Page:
This was the theme for our grand day out to Bishopthorpe Palace! Archbishop Stephen had kindly invited the Mustard Seed team to spend the day sharing and learning together. We gathered with people from Stepping Up groups in Middlesbrough, Redcar, Scarborough, Bridlington and Hull to share stories, pray together and encourage one another in Living Christ’s story in our local churches and communities.

The day was full of stories! We began with a reflection on the parable of the Mustard Seed, where Jesus turns our thinking upside down. He encourages us not to look to the large, great and grand things around us to understand the Kingdom of God, but to look for the smallest of things, that may go unnoticed and overlooked, but are full of potential to grow.

Each Stepping Up group made a short presentation, sharing their Stepping Up journey and something about life and mission in their parish. We listened carefully to each story, noticing key words and phrases that began to emerge, as we paid attention to what is growing in each person and place. We celebrated the strong sense of community and support that each Stepping Up group provides, a safe place to feel at home, grow and develop, rather like the nests in the parable.

We were reminded that we each have a name, that God knows, and that he calls us all by name. We have discovered that we are good enough, and each of us is a small and vital piece of God’s jigsaw. We are discovering the joy, laughter and fun of growing together, doing ‘real life’, and when we say ‘yes’ then ‘by gum, Jesus is holding our hand!’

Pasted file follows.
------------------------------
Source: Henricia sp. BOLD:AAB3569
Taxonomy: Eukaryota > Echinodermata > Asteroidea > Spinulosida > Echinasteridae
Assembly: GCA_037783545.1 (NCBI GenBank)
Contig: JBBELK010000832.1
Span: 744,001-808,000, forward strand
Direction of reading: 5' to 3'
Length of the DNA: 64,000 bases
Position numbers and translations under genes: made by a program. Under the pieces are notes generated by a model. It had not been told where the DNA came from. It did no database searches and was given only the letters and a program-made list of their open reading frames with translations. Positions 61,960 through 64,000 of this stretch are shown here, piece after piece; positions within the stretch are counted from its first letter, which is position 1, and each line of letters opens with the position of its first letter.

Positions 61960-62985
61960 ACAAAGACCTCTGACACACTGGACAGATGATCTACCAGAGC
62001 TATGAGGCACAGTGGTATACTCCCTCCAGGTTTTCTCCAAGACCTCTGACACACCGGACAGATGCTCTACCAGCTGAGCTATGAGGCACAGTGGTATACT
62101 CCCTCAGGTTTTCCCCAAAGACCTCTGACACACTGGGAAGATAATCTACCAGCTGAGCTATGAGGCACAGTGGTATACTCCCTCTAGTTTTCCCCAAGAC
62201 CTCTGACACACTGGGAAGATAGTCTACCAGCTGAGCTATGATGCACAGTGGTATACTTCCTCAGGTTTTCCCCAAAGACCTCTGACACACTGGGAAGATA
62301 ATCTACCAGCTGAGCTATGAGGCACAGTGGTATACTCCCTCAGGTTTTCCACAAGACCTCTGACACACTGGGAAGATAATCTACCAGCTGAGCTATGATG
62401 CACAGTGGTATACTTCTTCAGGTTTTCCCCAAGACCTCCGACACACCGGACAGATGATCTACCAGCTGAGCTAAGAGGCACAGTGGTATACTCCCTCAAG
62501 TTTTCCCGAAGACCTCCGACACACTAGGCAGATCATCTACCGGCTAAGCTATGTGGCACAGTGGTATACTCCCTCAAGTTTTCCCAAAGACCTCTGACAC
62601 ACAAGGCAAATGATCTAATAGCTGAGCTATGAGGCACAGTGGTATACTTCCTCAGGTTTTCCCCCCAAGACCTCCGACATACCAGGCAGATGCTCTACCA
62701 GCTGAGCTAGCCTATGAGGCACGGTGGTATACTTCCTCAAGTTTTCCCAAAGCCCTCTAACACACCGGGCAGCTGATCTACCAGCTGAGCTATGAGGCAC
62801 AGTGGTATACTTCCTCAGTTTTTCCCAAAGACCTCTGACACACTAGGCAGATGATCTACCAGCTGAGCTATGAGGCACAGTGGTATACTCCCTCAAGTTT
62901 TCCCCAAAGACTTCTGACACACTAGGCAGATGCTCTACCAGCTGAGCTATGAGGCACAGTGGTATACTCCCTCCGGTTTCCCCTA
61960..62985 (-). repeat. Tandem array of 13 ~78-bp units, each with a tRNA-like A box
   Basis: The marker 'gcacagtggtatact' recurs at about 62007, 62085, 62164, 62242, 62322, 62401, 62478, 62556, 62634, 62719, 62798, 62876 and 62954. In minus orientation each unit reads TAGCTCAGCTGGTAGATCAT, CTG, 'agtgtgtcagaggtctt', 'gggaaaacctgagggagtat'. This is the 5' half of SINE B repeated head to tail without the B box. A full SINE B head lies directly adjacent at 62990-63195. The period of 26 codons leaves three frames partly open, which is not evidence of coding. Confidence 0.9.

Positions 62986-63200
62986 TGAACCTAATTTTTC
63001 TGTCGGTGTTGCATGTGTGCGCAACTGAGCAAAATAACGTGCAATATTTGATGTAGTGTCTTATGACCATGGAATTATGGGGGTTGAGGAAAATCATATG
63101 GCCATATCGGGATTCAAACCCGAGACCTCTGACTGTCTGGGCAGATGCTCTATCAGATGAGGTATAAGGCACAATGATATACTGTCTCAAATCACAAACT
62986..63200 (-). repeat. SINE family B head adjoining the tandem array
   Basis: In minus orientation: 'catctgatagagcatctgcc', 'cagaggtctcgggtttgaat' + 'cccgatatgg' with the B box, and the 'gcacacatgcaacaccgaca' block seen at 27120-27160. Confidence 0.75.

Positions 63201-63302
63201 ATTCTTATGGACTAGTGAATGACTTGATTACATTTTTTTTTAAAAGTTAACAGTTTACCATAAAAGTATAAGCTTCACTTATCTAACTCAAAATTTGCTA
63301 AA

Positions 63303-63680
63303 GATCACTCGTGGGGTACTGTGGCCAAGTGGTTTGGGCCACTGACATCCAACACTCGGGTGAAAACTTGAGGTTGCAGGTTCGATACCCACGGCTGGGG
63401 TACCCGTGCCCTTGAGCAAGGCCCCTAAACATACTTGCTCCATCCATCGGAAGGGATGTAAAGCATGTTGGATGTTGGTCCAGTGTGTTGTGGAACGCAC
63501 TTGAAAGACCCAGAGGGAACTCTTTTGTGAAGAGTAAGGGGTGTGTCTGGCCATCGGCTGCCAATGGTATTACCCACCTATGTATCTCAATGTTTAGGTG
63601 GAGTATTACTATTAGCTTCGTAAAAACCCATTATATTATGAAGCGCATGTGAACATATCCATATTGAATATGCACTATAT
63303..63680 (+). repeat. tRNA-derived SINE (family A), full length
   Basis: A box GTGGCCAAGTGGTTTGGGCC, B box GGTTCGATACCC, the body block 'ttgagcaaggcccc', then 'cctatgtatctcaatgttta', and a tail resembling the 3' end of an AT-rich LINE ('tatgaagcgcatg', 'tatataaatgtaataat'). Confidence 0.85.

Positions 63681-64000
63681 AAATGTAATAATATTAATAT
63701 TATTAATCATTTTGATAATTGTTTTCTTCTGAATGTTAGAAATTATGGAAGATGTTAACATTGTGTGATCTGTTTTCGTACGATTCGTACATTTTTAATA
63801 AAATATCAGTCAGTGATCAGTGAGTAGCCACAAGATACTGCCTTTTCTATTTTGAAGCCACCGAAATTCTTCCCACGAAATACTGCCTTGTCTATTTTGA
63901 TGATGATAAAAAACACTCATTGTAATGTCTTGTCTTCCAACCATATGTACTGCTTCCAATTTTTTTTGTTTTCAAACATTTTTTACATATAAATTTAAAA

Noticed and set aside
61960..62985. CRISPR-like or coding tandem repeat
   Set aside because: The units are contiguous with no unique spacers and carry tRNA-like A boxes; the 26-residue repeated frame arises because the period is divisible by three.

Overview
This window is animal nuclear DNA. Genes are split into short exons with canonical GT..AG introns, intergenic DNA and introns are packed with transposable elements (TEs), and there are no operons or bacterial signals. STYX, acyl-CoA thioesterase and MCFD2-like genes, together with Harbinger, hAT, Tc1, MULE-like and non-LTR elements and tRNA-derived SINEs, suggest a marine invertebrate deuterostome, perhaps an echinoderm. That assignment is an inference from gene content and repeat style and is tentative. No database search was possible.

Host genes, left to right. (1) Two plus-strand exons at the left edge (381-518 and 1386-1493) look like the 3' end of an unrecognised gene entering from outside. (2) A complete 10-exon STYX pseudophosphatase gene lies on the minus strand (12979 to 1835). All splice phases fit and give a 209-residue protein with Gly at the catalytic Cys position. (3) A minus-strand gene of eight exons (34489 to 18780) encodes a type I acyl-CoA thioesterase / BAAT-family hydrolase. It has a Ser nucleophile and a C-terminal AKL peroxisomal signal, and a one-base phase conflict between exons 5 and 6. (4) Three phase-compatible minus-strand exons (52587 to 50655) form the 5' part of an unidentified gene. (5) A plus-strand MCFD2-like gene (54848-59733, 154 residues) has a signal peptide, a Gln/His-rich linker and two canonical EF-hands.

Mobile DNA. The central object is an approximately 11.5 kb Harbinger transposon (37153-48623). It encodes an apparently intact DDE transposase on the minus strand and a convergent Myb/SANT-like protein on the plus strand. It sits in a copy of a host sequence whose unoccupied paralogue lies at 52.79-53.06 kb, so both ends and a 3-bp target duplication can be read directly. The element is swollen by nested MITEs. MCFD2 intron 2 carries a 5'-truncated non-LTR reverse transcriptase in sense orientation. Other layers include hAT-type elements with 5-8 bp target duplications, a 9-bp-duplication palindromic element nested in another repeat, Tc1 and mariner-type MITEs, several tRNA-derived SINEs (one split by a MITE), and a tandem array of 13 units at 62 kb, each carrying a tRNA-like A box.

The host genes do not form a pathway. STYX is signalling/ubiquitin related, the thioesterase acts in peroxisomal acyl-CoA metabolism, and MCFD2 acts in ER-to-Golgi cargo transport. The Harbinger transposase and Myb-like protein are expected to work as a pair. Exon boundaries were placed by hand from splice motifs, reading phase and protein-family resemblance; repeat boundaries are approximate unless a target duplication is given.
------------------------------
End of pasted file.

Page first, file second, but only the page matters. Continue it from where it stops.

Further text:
Archbishop Stephen inspired us with the vision of Living Christ’s story, which is both telling the story of Jesus and his story in our lives. Our Archbishop is a wonderful storyteller and he shared the story of a little girl who was late because she helped the lady with the broken vase shattered into one thousand pieces. The little girl didn’t stop to help fix the vase; she stopped to help the lady cry. Often the brokenness people on Stepping Up encounter in their family, friends and community cannot easily be fixed, and so the image of simply being with someone and helping them to cry resonated with the lived experience in the room.

The beauty of Bishopthorpe was such a treat, praying in the beautiful chapel, followed by a delicious lunch and a walk in the gardens were gifts to restore us in body and spirit. Bishop Alison led us in a reflection on the day, what gifts would we take way from the day? Some said it had been a feast, others like opening a box full of treasure. We had listened to God and to each other, and our hearts were full, discovering the many blessings of a life with God.